Thousands of people on Sunday defied a strict curfew across most of Indian-administered Kashmir to attend the funeral of a top rebel commander killed by security forces.
Sabzar Ahmad Bhat, a senior leader of the Hizbul Mujahideen group, was fatally shot on Saturday in a gun battle with government troops in his hometown of Tral.
His death sparked widespread protests and clashes in parts of Kashmir, leaving one civilian dead and dozens of others wounded.
On Sunday, the first day of the Muslim holy month of Ramadan, authorities imposed strict security measures, erecting barricades in Srinagar and other cities, as well as partially cutting telephone services to thwart further protests.
Still, thousands assembled in Tral to attend Bhat’s burial, shouting anti-India and pro-independence slogans.
“People were walking on foot to take part in the funeral,” 27-year-old Abid Ahmad, who traveled from Srinagar to Tral, told Al Jazeera.
“But then we took alternate routes to reach there.”
The lockdown in the mainly Muslim region crippled life across most of Kashmir.
Srinagar’s central mosque remained shut and devotees were barred from offering prayers on the first day of the Ramadan fasting period.
“Restrictions have been put in place today so that mobs don’t gather and incite violence,” Shesh Pal Vaid, a police spokesman in Srinagar, told Al Jazeera.
“The situation is under control.”
Authorities cut off internet mobile and calling services on Saturday, just hours after a month-long ban on 22 social media sites like Facebook and Twitter ended.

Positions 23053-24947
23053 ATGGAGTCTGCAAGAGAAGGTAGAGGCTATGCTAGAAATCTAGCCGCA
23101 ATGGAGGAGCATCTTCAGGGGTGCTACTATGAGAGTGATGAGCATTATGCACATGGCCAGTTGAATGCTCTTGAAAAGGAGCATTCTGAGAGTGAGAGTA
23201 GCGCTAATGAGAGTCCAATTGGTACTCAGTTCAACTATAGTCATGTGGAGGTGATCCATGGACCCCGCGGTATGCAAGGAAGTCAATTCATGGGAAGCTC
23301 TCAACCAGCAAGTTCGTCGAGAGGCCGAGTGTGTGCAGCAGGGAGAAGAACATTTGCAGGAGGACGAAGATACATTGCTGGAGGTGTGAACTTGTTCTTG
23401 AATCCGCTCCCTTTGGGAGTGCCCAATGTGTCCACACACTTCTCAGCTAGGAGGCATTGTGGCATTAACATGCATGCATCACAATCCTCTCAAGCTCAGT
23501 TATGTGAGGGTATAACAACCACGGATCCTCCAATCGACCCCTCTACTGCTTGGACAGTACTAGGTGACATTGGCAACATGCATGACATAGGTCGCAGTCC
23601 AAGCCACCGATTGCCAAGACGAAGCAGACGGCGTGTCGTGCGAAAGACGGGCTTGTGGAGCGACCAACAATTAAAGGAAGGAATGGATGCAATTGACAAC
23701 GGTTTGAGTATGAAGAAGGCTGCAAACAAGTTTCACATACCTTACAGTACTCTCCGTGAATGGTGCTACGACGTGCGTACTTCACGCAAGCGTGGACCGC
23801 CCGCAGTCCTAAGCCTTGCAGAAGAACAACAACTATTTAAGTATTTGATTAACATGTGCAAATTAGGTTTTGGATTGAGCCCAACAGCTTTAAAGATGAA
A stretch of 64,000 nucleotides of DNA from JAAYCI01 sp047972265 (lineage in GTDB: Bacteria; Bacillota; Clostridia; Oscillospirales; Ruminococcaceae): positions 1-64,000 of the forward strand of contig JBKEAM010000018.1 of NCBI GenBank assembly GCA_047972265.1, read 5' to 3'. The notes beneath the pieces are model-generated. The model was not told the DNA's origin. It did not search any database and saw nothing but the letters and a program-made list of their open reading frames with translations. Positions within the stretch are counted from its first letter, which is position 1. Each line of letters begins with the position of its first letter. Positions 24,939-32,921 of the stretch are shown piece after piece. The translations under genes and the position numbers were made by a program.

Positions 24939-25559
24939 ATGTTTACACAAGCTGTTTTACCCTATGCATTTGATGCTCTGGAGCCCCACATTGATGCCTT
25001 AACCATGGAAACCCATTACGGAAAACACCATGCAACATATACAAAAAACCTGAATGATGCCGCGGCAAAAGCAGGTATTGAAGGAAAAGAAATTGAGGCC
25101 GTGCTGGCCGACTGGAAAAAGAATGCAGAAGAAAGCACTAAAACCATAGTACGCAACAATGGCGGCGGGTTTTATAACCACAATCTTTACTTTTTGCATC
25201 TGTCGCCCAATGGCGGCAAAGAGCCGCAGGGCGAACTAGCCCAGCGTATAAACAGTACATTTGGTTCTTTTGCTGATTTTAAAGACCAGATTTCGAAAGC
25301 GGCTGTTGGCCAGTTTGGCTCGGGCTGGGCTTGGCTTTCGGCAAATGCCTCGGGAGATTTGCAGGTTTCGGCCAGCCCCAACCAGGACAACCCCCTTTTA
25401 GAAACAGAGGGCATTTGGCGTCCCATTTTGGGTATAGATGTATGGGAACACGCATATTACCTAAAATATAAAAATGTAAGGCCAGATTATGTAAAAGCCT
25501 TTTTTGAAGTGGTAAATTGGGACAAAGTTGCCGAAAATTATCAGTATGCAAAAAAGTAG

“It is very suffocating to have curfew on the first day of the holy month,” Parvez Ahmad, a Srinagar resident, told Al Jazeera.
“The phones are blocked and mobile internet is shut. Everything is shut.”
He added: “It’s very disturbing. We don’t know what is going to happen in the next moment and how much the situation would escalate.”
Last year, nearly 100 protesters were killed after Hizbul Mujahideen leader Burhan Wani was killed, triggering months of anti-India protests.
Anti-India sentiment runs deep in the Kashmir valley, where most people favour independence or a merger with Pakistan.
The region has been divided between India and Pakistan since the end of British rule in 1947. Both claim the disputed territory in its entirety.
Several armed rebel groups are fighting against Indian rule in Kashmir, with tens of thousands of people, most of them civilians, killed in the nearly three decades-old fighting.